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Get Out The Vote

The general election is coming soon (November 3).  Voting important and easy. To vote in the general election, you’ll have to be registered by October 14. Your local and state governments are ready to help you get it done.

First stop in Franklin is the Town Clerk:
(508) 520-4900
or
Town Clerk’s Page

There you will find regularly updated news about these elections, especially in relation to COVID-19. 

You’ll also find a link to the excellent Massachusetts Secretary of State’s page:  “State Elections Division.”   Click on this link for answers to all your questions about dates, deadlines, places to go, and so forth.

Another terrific web site, which is both informative and interactive, is VoteAmerica.com, a non-profit, non-partisan source of information about voting in the United States.  Use this site if you are a resident of another state.

Besides voting for your candidates of choice in the November 3rd election, voters will be asked to vote on two ballot questions. 

Question 1:  Right to Repair
This question involves requiring automobile manufacturers to make information about vehicles, (starting in 2022),  now only available to car dealers, available to owners and independent repair shops.

Question 2:  Ranked Choice Voting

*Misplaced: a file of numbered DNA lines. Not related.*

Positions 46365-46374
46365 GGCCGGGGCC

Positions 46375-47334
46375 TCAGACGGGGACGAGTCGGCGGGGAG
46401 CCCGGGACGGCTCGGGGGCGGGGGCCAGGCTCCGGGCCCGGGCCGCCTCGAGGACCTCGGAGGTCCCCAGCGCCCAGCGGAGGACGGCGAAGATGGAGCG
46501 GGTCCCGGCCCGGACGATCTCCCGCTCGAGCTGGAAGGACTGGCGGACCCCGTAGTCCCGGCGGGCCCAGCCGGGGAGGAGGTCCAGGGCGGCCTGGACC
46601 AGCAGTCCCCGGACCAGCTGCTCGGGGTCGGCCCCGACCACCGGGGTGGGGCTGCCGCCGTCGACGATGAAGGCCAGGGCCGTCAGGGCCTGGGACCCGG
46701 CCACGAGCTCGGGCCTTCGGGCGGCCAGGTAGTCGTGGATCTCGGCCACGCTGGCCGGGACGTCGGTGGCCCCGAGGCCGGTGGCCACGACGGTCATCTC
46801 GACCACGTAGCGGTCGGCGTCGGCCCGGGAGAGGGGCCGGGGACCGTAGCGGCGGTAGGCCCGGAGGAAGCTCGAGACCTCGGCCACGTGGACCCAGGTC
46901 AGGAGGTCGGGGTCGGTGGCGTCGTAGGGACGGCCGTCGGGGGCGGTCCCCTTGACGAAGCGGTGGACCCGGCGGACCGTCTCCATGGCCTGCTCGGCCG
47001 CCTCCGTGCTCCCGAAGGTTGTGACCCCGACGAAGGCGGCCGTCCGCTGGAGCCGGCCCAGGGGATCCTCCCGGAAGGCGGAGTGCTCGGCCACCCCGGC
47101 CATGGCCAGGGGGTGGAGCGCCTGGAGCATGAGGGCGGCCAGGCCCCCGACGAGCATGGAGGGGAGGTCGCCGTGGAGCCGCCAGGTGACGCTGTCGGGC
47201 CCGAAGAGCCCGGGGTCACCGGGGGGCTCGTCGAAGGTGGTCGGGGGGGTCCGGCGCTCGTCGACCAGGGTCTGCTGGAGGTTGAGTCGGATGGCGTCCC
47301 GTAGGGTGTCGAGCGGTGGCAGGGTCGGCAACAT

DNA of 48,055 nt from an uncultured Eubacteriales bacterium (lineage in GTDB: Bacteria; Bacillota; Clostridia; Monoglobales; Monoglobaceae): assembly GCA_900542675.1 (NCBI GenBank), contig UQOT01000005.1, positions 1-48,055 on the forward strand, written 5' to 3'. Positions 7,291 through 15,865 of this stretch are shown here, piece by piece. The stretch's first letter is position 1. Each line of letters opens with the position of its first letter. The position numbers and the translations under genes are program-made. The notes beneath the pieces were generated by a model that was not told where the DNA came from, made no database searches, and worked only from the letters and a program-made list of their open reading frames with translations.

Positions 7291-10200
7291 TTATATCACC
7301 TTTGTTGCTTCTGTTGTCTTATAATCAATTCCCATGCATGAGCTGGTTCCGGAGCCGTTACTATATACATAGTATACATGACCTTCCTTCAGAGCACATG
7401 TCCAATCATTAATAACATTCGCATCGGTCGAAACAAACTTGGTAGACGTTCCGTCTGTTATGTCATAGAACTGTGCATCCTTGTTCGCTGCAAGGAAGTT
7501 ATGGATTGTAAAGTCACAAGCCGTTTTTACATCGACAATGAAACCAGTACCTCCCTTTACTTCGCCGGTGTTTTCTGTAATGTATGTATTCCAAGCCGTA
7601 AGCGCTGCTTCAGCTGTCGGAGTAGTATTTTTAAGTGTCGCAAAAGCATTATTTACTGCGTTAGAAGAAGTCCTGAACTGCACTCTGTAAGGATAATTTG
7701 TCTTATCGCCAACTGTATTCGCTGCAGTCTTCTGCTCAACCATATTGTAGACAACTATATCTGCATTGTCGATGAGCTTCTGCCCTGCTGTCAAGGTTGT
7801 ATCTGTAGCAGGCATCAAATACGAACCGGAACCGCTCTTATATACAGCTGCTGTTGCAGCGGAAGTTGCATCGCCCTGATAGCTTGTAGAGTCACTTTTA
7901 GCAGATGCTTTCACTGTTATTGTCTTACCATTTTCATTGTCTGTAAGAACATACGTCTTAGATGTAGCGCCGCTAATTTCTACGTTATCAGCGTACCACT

This question deals with assuring that a winning candidate has the majority of the popular vote.  A voter would indicate their first, second, and third choice of candidates on the ballot.  If no candidate receives a majority of votes, (at least 50%), on the first count, voters’ second, and if necessary, third choices would be counted until one candidate reaches the majority.

Before the November 3rd election, you will receive an informational booklet from the State explaining the issues, and what a “yes” or “no” vote means for each question.

For more information, click here :
Massachusetts Question 1: Right to Repair Law
Massachusetts Question 2, Ranked-Choice Voting Initiative

Other Information

A First-Time Voting Guide for Students and Other Newcomers There are many things to figure out if it’s your first-time voting, including your eligibility, timing, logistics, candidates, and more. Maybe you’re turning 18 and you’re not sure where to start, or maybe you’re eager to get involved in the electoral process. From researching candidates and picking your party to registering and casting your ballot, we’ve got you covered. Here’s what you need to know to exercise your right to vote.

Now it’s up to you to get it done. Mark your calendar.  Make a plan to vote.

First Time Voter Video
First-Get Your Drivers License

GetOutTheVote is a concerned non-partisan committee from Franklin, Massachusetts

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